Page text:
Title: From the U.S. Senate to Port-au-Prince, Haiti: A Mathematician's Journey in Government
Speaker: Dr. Margaret Callahan, Bureau of Conflict and Stabilization Operations, U.S. Department of State
Date and time: Friday, October 7, 4-5 p.m.
Place: Funger Hall, Room 108
We don't often hear about mathematicians working in foreign policy at the State Department or on education issues in the U.S. Senate, but they do. Policymakers across the government are increasingly prioritizing the use of data and evidence to make better decisions, and the demand for data-savvy workers with a passion for public service is higher than ever. This talk will shed light on some of the lesser-known (and pretty cool) ways mathematicians, statisticians, and data scientists can contribute their skills to impact policy, both domestically and abroad.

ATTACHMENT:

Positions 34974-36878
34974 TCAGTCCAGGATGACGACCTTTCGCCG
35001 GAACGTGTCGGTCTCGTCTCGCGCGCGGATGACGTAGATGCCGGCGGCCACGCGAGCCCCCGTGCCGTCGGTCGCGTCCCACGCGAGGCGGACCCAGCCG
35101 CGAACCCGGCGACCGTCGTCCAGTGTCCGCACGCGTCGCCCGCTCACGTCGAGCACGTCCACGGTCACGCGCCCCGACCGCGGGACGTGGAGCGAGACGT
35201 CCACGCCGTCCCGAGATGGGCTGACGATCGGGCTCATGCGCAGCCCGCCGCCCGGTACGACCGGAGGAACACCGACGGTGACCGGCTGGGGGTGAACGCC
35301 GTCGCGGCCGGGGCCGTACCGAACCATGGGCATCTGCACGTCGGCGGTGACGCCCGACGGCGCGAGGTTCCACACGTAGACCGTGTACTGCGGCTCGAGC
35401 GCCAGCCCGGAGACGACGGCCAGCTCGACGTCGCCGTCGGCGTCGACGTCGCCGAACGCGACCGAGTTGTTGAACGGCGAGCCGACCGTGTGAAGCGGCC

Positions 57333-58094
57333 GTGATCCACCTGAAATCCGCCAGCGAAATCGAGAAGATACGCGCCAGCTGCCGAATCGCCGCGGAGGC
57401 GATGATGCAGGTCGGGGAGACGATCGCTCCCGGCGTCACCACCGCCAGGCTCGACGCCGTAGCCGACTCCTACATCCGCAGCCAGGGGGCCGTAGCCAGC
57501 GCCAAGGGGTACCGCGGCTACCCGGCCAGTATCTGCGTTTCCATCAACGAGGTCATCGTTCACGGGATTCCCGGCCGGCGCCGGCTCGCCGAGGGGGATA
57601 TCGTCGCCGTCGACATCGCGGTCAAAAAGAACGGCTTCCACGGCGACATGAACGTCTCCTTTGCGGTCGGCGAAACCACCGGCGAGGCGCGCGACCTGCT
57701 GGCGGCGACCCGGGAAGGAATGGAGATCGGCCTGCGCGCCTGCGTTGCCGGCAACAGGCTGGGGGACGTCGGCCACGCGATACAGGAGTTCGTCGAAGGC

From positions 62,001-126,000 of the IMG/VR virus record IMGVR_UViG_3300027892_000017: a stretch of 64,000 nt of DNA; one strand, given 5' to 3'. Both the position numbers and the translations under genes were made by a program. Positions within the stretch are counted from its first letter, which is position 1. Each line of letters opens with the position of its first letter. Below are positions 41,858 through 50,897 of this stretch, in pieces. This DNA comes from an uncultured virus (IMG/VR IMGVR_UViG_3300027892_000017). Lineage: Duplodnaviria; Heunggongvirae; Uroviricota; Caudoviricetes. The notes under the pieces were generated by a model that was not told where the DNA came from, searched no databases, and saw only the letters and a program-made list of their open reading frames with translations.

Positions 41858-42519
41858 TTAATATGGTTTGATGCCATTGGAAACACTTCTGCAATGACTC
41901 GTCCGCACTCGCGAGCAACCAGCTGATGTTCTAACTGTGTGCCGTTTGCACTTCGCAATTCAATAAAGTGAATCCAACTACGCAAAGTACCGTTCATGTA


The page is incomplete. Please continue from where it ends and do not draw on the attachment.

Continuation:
Bio: Dr. Margaret Callahan is a conflict analyst in the Bureau of Conflict and Stabilization Operations Office of Advanced Analytics (CSO/AA) at the U.S. Department of State. Margaret started at State in October 2018 an AAAS Science & Technology Policy Fellow before converting to the Civil Service. Margaret is currently Acting Deputy Director for CSO/AA but is typically lead conflict analyst for the Western Hemisphere where she uses data analysis and a range of quantitative methods to understand conflict dynamics and inform U.S. policy and decision-making. Prior to joining State, Margaret was an AAAS Congressional Fellow working for a U.S. Senator on education and workforce development policy. Margaret earned her Ph.D. in applied mathematics from Case Western Reserve University in 2016; her academic research focused on Bayesian statistical inverse problems. She served as a Math and Science Education Volunteer in Peace Corps Kenya (2009-2011).